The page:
Linux is the first open source project to have had such a profound impact on the globe. Even though its consumer market share is low, it is larger than it appears. Linux is ubiquitous; it is on your smartphones as Android, on the millions of servers that power the internet, and on your home wifi. It may not be pervasive in the consumer sector, but it is everywhere else, bringing us to this post’s topic: security. When millions of people use a product, it becomes an easy target for those who wish to inflict harm. Most assaults occur remotely through the internet; hence a robust firewall is required for network-critical apps. If you are seeking the Best Linux Firewall, we will examine the best Linux firewalls so that you are aware of your options and can defend your network matter of what comes your way.
The Best Linux Firewalls
Let’s have a look at the Best Linux Firewalls.
Monowall is tailored and built on low-end computers, requiring only 16 MB of storage space. This performance means a lot, though, as it is a basic firewall with few features. Monowall includes QoS routing, allowing you to shape any traffic passing through it. This allows you to prioritize some connections over others and create a firewall that is secure and quick. Monowall has not been actively developed since February 2015; however, it is still accessible for download.
Iptables is pre-installed on most Linux distros, and while it isn’t the most feature-rich firewall available, it is secure. It has no user interface because it is a command line program. You will need to learn the commands to configure it, making it difficult to use. However, other GUI solutions interact with Iptables to simplify its use, such as Ubuntu’s “Simple Firewall.” Iptables operate, analyzing packets to see whether they fit any rules. If none are found, it simply employs the default behavior. Iptables is a firewall that is simple enough. You should seek elsewhere if you are searching for a firewall with all the bells and whistles. Iptables is adequate if you want something simple to configure and then forget about.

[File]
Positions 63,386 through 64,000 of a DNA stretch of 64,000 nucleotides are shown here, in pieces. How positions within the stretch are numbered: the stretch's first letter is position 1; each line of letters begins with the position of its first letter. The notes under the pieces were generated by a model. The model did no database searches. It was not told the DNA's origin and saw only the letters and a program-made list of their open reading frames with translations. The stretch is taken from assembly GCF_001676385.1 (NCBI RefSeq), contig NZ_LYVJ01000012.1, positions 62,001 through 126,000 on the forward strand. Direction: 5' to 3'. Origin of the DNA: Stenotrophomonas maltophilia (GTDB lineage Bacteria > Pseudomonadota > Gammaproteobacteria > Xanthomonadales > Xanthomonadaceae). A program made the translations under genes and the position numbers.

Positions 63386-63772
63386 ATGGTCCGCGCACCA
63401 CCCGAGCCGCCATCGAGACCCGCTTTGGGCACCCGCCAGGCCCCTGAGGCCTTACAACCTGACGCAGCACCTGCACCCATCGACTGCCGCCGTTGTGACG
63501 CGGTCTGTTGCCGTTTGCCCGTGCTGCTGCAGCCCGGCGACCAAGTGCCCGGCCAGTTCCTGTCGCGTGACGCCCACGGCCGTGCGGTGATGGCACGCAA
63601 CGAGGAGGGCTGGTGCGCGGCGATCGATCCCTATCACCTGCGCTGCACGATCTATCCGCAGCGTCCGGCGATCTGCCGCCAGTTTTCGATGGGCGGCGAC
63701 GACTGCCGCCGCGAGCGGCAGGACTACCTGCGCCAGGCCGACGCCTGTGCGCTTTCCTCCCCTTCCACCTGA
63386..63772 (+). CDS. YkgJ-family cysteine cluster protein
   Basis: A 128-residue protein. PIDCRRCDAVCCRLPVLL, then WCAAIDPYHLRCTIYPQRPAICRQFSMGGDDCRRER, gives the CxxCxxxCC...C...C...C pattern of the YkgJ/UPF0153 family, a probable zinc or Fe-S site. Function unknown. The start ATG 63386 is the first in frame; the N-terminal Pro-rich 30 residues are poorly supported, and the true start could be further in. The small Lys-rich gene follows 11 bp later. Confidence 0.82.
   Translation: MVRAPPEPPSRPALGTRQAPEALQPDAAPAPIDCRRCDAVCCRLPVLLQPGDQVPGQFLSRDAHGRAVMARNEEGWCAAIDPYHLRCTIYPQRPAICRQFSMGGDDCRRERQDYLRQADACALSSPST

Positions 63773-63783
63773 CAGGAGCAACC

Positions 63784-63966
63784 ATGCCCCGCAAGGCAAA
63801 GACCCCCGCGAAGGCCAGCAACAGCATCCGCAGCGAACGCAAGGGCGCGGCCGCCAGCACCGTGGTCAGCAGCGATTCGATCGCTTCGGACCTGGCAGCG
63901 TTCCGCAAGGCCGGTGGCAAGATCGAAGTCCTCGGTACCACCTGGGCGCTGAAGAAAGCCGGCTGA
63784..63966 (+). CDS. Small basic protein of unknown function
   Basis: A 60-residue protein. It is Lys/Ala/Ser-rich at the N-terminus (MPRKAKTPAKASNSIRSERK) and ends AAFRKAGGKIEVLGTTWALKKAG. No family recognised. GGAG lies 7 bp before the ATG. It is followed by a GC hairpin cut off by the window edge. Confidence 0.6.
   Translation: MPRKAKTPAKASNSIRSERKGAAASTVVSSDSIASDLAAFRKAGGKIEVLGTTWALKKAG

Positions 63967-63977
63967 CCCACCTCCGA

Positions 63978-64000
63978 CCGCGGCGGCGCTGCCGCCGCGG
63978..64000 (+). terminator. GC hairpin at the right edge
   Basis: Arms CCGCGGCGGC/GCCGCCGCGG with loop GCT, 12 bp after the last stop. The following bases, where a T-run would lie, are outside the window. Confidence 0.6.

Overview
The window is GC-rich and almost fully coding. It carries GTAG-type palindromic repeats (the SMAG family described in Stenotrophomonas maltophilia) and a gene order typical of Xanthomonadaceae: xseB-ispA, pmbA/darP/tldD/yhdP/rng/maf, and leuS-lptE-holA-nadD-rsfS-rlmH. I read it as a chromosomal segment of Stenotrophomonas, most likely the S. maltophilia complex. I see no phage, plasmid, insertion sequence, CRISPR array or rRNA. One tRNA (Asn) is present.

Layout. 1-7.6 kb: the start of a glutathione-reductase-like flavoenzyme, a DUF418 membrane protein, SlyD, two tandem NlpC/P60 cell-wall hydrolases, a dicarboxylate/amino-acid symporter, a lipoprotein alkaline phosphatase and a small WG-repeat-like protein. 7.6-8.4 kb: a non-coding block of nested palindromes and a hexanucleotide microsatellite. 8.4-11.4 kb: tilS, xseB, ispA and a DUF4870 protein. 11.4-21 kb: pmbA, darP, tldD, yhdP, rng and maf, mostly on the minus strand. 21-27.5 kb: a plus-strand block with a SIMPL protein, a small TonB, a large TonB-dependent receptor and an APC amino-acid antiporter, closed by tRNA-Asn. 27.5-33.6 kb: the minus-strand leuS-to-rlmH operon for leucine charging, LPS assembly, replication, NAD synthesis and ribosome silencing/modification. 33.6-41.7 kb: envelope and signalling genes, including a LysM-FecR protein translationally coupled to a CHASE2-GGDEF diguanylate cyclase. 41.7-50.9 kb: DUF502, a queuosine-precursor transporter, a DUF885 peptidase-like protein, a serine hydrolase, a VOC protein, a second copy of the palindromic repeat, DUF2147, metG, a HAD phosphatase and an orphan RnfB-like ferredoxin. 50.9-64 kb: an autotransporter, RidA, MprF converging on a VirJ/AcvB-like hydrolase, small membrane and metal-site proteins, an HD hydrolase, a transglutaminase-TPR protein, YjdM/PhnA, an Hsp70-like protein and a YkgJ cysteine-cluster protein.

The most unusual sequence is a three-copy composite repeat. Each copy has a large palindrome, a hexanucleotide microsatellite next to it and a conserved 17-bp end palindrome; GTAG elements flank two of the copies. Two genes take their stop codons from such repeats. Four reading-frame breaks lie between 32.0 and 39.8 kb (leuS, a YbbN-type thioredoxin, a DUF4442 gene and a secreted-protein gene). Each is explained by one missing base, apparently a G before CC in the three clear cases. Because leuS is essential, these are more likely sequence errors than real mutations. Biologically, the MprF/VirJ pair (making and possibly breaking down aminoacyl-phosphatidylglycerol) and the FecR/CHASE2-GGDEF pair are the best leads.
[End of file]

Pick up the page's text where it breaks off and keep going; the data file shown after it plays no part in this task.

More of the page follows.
3. Zentyal Server
Zentyal isn’t a firewall specifically; it was specifically built as an email server but ended up doing additional functions. As Zentyal may be used as a full-fledged business server, it is equipped with a very flexible firewall. Zentyal is based on Ubuntu Server LTS; therefore, installing Zentyal is equivalent to installing an operating system. This also means that you can accomplish virtually everything possible on Ubuntu. Zentyal may run as a full-fledged server with all the necessary components. If you can manage the huge number of options and possibilities offered by Zentyal and require something that can accomplish much more than a simple firewall, this is the product for you. Zentyal includes a DNS server, DHCP server, email server, domain controller, and more.
Monowall is the foundation for pfSense; the creators took the open source Monowall project and built it on top of it. pfSense, unlike Monowall, is currently under active development. It provides all the same features as Monowall, plus more. PfSense’s hardware failover, multi-WAN, and other sophisticated features make it a highly valuable firewall for network managers with high expectations. It is the most feature-rich firewall available, but its complexity makes it difficult to operate. Despite the interface’s best efforts to be intuitive, there is a learning curve.
It is based on CentOS, and similar to Zentyal, it may act as much more than just a firewall. ClearOS’s interface helps it make out; it is evident that much effort was put into making it as straightforward as possible. It isn’t easy and requires that you understand what you are doing, despite its seeming simplicity. ClearOS can be simple to install for beginner users. ClearOS can give every functionality requested by an advanced user. With ClearOS, even installation is simple.
The Bottom Line:
Well, these were some of the top best Linux firewalls; your choice will depend on your needs. It should also be mentioned that Linux allows you to determine how to secure your network; this is the strength of open source: choice. And speaking of matter, Linux is currently favored by both kids and geeks; see the Linux for kids piece for more information. With so many firewall options, it is tough to determine the best, but guidelines like these should help you choose the best Linux firewall for your needs.